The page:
Kia is asking its dealers to avoid markups on the new EV9 electric SUV. The automaker says its first three-row electric SUV is garnering “significant consumer interest” as it’s expected to hit dealerships by the end of the year.
After opening orders for the EV9 last month, Kia America’s VP of sales, Eric Watson, said it has “already gathered significant consumer interest with pre-orders.”
Kia called the EV9’s $54,900 starting price “a wake-up call to the industry” as the automaker looks to capitalize on its biggest market.
Now, Kia is asking dealers to pass the savings on to customers. In a letter sent to dealers this week, Kia explained the importance of the EV9 to the brand.
According to online auto research firm CarsDirect, the letter read, “The EV9 customer is an important new owner to the Kia brand, and price transparency will be paramount as part of their purchase experience.”
Kia added, “We ask dealers to retail the EV9 without mark-up over the Manufacturer Suggested Retail Price.”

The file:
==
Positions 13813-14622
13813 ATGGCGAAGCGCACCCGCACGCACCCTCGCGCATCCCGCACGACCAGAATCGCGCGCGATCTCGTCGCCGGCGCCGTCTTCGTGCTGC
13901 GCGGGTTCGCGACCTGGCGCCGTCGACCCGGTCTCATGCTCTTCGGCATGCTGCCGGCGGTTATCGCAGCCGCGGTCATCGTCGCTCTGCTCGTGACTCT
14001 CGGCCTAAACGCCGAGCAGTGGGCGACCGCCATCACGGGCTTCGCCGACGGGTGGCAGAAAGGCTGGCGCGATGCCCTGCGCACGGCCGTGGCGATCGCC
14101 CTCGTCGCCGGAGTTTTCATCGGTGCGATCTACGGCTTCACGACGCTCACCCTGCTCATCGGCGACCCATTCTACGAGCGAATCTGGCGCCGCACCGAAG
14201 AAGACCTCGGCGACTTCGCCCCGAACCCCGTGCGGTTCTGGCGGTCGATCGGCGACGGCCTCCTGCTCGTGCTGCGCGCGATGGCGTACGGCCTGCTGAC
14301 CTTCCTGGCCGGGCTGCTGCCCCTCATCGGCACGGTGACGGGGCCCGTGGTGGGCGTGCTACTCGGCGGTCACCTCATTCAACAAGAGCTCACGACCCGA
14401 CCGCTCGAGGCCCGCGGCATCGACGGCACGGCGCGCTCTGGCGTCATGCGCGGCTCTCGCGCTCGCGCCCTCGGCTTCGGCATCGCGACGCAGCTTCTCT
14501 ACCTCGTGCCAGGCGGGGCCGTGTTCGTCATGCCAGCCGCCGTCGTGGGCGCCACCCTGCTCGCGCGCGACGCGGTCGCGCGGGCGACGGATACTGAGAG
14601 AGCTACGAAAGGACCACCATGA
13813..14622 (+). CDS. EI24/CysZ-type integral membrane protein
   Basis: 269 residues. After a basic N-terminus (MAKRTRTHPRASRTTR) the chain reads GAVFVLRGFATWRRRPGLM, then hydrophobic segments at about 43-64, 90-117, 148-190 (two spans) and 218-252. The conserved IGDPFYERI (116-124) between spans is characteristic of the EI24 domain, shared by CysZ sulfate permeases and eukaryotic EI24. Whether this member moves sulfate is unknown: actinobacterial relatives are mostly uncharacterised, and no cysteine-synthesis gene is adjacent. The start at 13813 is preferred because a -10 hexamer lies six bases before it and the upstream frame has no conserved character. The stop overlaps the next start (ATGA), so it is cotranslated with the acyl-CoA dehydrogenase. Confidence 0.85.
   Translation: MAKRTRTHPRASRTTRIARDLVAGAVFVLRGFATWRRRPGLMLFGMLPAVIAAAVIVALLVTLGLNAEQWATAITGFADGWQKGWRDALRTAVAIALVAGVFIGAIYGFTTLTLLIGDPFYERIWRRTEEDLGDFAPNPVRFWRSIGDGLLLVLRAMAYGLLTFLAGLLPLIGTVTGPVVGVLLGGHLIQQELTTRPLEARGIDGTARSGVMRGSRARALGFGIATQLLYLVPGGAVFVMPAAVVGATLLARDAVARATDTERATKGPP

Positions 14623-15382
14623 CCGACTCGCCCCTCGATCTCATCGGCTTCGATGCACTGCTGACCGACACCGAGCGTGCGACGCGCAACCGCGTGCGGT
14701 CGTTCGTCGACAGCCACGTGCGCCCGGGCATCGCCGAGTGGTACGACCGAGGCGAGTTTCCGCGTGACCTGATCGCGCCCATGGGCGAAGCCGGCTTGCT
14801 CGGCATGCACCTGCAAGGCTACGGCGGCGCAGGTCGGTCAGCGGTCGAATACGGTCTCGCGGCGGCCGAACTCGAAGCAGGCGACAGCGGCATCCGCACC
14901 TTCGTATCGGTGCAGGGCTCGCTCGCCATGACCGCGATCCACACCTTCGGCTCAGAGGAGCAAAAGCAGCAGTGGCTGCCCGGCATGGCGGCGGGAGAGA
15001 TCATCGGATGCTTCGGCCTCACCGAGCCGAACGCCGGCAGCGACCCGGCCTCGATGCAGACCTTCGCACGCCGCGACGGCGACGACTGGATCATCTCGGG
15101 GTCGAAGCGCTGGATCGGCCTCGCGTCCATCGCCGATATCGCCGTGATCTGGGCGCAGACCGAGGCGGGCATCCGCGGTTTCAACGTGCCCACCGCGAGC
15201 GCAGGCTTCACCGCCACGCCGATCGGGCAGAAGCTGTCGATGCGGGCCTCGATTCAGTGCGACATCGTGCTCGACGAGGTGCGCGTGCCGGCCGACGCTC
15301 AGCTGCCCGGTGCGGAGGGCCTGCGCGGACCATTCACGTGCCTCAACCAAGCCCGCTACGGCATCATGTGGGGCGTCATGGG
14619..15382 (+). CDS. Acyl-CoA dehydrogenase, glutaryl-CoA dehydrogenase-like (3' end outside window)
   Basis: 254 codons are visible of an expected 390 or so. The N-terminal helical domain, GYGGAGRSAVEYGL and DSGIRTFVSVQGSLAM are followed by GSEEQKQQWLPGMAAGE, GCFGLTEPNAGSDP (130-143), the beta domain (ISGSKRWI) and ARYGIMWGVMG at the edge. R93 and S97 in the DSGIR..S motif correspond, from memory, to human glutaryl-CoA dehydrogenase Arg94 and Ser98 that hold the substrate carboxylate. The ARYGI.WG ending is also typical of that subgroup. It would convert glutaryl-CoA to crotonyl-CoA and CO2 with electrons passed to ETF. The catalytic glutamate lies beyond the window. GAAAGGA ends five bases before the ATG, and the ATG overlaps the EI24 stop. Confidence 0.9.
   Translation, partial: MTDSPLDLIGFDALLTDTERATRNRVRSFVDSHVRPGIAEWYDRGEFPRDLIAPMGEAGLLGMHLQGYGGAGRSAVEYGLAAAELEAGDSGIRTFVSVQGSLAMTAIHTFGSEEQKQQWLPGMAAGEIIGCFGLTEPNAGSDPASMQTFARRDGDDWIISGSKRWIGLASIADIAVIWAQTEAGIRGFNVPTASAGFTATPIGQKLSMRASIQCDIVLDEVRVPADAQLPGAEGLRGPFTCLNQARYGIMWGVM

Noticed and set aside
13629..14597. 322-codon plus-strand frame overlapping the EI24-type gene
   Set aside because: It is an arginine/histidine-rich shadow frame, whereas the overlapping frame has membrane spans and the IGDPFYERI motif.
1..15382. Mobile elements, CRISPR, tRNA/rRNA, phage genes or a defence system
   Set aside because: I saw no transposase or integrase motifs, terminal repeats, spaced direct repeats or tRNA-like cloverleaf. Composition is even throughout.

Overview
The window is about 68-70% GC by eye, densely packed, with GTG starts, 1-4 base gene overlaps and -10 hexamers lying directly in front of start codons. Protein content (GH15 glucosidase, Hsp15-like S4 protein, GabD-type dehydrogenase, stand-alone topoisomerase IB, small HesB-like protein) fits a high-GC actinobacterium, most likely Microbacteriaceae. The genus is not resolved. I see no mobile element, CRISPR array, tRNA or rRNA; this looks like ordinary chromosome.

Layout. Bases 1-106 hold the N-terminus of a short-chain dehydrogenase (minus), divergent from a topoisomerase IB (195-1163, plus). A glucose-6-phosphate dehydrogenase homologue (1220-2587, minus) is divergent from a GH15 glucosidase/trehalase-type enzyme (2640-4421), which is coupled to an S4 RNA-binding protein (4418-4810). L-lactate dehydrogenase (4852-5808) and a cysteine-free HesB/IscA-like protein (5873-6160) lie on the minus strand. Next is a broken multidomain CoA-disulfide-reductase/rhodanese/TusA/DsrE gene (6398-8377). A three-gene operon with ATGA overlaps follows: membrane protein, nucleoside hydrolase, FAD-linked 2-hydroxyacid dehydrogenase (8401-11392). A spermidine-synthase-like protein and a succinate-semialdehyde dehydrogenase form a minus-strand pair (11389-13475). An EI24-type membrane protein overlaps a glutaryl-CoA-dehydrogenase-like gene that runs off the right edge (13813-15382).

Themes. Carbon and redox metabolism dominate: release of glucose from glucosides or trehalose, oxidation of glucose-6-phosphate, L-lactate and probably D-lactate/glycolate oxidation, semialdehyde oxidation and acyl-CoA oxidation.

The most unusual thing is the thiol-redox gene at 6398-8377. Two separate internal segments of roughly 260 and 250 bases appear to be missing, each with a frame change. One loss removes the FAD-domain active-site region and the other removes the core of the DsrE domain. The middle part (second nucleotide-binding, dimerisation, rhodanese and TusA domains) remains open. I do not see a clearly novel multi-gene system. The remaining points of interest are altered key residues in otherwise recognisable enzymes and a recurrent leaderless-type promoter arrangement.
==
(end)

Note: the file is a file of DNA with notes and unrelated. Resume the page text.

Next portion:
Kia asks dealers to avoid EV9 markups
Can Kia dictate prices? After all, the dealer determines pricing based on supply and demand.
We’ve seen other highly anticipated electric models, like Chevy’s Blazer EV, marked up by as much as $10,000 at several dealerships.
Meanwhile, when Kia’s first dedicated electric car, the EV6, was introduced, reports suggested markups as high as $20,000.
Fast-forward almost two years, and the market has shifted. Several new electric models have hit the market, creating new competition. Meanwhile, Tesla’s price cuts this year are forcing many automakers to follow suit.
Kia is introducing a new longer-range “Light” EV6 trim in 2024 that offers more range at a cheaper price point to keep up. The 2024 EV6 Light Long Range will have an MSRP of $45,950 with up to 310 miles range. Buyers can save $2,750 compared to the 2024 Wind model, starting at $48,700.
The brand’s EV6 did just set an October sales record with 1,542 models sold, up 30% from last year. However, the three-row EV9 is expected to play a bigger role in the company’s EV transition.
As the report notes, Kia’s attempt to prevent EV9 markups is a good effort, but there’s little the automaker can do.
Other legacy automakers like Ford and GM have dealt with their own struggles getting dealers on board with the transition to EVs.
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